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3 March 2021

With Greg Earl

Myanmar stand-off

Myanmar’s United Nations ambassador, Kyaw Moe Tun, has been sacked after publicly criticising the military coup that occurred in his country in February.

As the military violence against protesters intensified this week, the junta said Tun had spoken on behalf of an unofficial organisation that didn’t represent the country. Tun was appointed ambassador by the ousted government led by Aung San Suu Kyi.

The ambassador’s speech demonstrated that there is a strong anti-coup feeling within Myanmar’s elite circles. Protests by some police officers have also hinted at this.

The ambassador’s comments lend weight to Indonesia’s efforts to develop a more unified position on the coup at a meeting of ASEAN foreign ministers on Tuesday. His criticisms should also encourage other South-East Asian countries to support Indonesia’s initiatives to limit violence against the protesters.

The Morrison government faces public pressure to take stronger action against the coup leaders and to secure the release of Sean Turnell, the Australian academic currently detained in Myanmar.

After this week’s violence, the Australian government should be considering targeted sanctions on the military. But, overall, it is taking the right long-term approach to the situation by quietly supporting Indonesia’s leadership and encouraging other ASEAN countries to take more responsibility for regional stability.

Trade independence

Last week, Joe Biden required US government agencies to conduct a 100-day review of the resilience of supply chains for a range of products – from drug ingredients to semiconductors.

This follows concerns about rising Chinese economic nationalism and the impact of businesses turning to “nearshoring” or domestic production in response to shortages caused by disruptions to global supply chains during COVID-19.

Last month, Australian treasurer Josh Frydenberg ordered the Productivity Commission to conduct a similar review. Frydenberg said that Australia’s supply chains have held up relatively well during the pandemic but could be susceptible to future shocks.

The Morrison government has already taken action to boost economic self-reliance. Such measures have included funding a new vaccine factory in Melbourne, increasing scrutiny of foreign investment and identifying manufacturing sectors that should be nurtured.

However, a new report from the Scanlon Foundation Research Institute shows that Australians remain relatively positive about globalisation despite the pandemic. In two surveys conducted last year, more than 70 per cent of respondents thought globalisation was either “very good” or “fairly good”.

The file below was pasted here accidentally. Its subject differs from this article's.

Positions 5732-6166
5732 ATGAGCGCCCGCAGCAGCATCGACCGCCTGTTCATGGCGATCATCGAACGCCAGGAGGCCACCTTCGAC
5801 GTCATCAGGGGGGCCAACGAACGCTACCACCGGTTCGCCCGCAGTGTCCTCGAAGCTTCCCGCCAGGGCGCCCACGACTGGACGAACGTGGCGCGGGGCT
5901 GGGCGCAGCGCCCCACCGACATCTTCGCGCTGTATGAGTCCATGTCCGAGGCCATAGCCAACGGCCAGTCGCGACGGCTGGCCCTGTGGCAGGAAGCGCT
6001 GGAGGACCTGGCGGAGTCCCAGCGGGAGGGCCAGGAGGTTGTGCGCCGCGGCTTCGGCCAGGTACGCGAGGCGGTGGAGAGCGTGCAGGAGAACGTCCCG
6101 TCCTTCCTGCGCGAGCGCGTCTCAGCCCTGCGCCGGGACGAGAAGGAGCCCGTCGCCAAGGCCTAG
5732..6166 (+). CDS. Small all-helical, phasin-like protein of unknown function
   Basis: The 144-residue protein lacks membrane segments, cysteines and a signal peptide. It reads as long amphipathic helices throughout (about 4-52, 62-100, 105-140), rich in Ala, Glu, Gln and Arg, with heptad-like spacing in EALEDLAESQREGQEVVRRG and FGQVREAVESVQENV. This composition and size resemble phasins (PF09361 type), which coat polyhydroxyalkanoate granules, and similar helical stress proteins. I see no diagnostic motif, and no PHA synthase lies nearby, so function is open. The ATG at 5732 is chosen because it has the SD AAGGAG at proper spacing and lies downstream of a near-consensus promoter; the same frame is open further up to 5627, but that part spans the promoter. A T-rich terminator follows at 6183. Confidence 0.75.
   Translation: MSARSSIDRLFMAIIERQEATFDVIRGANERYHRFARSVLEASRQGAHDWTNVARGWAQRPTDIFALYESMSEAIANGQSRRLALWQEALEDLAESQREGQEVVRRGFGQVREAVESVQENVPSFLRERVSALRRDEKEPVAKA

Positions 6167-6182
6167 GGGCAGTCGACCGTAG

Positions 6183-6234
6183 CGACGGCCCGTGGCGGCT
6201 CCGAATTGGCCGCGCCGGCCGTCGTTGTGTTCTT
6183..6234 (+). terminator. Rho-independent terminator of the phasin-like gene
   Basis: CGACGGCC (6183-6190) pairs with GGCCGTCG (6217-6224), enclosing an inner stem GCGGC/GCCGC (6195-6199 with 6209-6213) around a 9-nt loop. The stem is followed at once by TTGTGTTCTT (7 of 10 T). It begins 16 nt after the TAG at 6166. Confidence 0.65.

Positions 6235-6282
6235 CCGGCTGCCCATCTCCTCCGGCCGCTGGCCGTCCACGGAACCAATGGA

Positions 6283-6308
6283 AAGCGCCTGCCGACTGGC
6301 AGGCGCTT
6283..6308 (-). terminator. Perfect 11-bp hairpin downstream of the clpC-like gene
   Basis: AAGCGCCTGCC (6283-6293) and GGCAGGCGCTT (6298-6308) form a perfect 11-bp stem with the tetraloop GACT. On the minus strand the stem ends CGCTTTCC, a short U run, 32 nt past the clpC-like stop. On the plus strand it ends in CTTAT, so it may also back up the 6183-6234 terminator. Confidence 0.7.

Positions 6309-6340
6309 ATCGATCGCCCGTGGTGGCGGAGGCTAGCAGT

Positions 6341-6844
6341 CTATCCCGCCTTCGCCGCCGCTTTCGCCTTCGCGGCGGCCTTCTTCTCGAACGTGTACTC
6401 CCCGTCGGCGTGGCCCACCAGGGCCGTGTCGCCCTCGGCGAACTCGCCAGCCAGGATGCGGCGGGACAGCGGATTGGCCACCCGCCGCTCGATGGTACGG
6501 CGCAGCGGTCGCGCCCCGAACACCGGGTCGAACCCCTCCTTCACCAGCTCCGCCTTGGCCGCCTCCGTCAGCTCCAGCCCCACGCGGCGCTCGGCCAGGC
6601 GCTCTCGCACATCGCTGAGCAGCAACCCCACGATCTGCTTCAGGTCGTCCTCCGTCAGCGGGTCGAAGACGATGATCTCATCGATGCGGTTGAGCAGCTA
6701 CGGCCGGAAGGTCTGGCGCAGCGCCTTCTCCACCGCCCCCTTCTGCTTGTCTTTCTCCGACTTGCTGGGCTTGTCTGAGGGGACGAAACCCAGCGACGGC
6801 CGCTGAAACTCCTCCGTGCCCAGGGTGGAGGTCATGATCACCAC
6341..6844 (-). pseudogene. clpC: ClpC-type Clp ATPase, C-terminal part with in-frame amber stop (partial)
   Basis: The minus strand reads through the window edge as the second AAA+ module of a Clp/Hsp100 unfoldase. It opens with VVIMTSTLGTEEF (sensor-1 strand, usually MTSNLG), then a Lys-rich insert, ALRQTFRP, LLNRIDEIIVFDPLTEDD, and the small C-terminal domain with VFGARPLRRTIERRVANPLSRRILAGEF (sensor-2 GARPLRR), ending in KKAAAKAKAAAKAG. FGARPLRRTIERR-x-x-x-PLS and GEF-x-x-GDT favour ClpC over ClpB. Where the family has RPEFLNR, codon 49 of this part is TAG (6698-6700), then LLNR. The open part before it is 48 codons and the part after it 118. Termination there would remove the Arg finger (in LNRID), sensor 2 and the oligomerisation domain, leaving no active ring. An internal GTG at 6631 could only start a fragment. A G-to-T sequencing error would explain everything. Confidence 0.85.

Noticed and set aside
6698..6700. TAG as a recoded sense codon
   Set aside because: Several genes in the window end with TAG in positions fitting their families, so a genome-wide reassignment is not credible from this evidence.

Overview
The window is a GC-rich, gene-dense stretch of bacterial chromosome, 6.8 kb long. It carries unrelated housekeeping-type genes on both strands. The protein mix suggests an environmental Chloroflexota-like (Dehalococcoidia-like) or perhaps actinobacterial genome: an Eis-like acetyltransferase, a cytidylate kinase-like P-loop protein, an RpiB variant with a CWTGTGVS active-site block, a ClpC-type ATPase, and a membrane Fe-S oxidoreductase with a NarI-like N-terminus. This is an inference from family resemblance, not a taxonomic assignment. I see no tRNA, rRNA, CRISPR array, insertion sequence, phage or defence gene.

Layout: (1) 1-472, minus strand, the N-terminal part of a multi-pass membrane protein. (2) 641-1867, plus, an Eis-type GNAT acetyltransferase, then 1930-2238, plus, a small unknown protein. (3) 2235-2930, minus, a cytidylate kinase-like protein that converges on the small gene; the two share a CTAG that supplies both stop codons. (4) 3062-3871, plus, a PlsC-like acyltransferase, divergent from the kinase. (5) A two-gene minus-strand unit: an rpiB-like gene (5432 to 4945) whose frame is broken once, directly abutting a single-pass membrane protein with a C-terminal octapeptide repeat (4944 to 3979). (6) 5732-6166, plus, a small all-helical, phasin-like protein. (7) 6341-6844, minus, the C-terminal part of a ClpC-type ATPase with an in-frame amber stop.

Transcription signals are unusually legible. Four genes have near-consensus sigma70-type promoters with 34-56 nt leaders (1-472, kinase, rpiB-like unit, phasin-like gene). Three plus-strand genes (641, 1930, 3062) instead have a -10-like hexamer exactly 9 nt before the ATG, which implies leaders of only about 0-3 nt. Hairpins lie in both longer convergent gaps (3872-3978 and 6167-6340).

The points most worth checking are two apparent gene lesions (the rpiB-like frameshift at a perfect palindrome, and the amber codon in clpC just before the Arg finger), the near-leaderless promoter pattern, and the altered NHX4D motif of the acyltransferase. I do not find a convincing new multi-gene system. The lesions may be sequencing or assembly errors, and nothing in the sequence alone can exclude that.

Examining supply-chain weaknesses is sensible after the challenges of the past year, but the Morrison government should be careful not to damage confidence in open trade and the capital markets on which modern Australia was built.

Asia’s next generation

Papua New Guinea’s founding prime minister, Michael Somare, died last week at the age of eighty-four. His death ended a notable record of leadership in the history of Australia’s closest neighbour and the wider Pacific region.

Somare was prime minister for three terms – a period spanning seventeen years – and served almost half a century in parliament. He also played an important role in the lead-up to Papua New Guinea’s achieving peaceful independence from Australia in 1975.

Along with former Malaysian prime minister Mahathir Mohamad, Somare was one of the last active regional leaders whose career began in the tumultuous decolonisation era.

Last year, Mahathir threw his country into turmoil by standing down as prime minister in an unsuccessful grab for fresh power. Now aged ninety-five, he seems unlikely to make a serious comeback.

Somare and Mahathir each knew Canberra well, and this familiarity often made them forthright and irascible diplomatic interlocutors.

A new generation of leaders is now in place – from Fijian prime minister Frank Bainimarama to India’s Narendra Modi. Though they are mostly democratically elected, they tend to be instinctive populist nationalists with authoritarian tendencies – and they typically have less regard for Australia’s views.

Somare’s generation will likely be missed.


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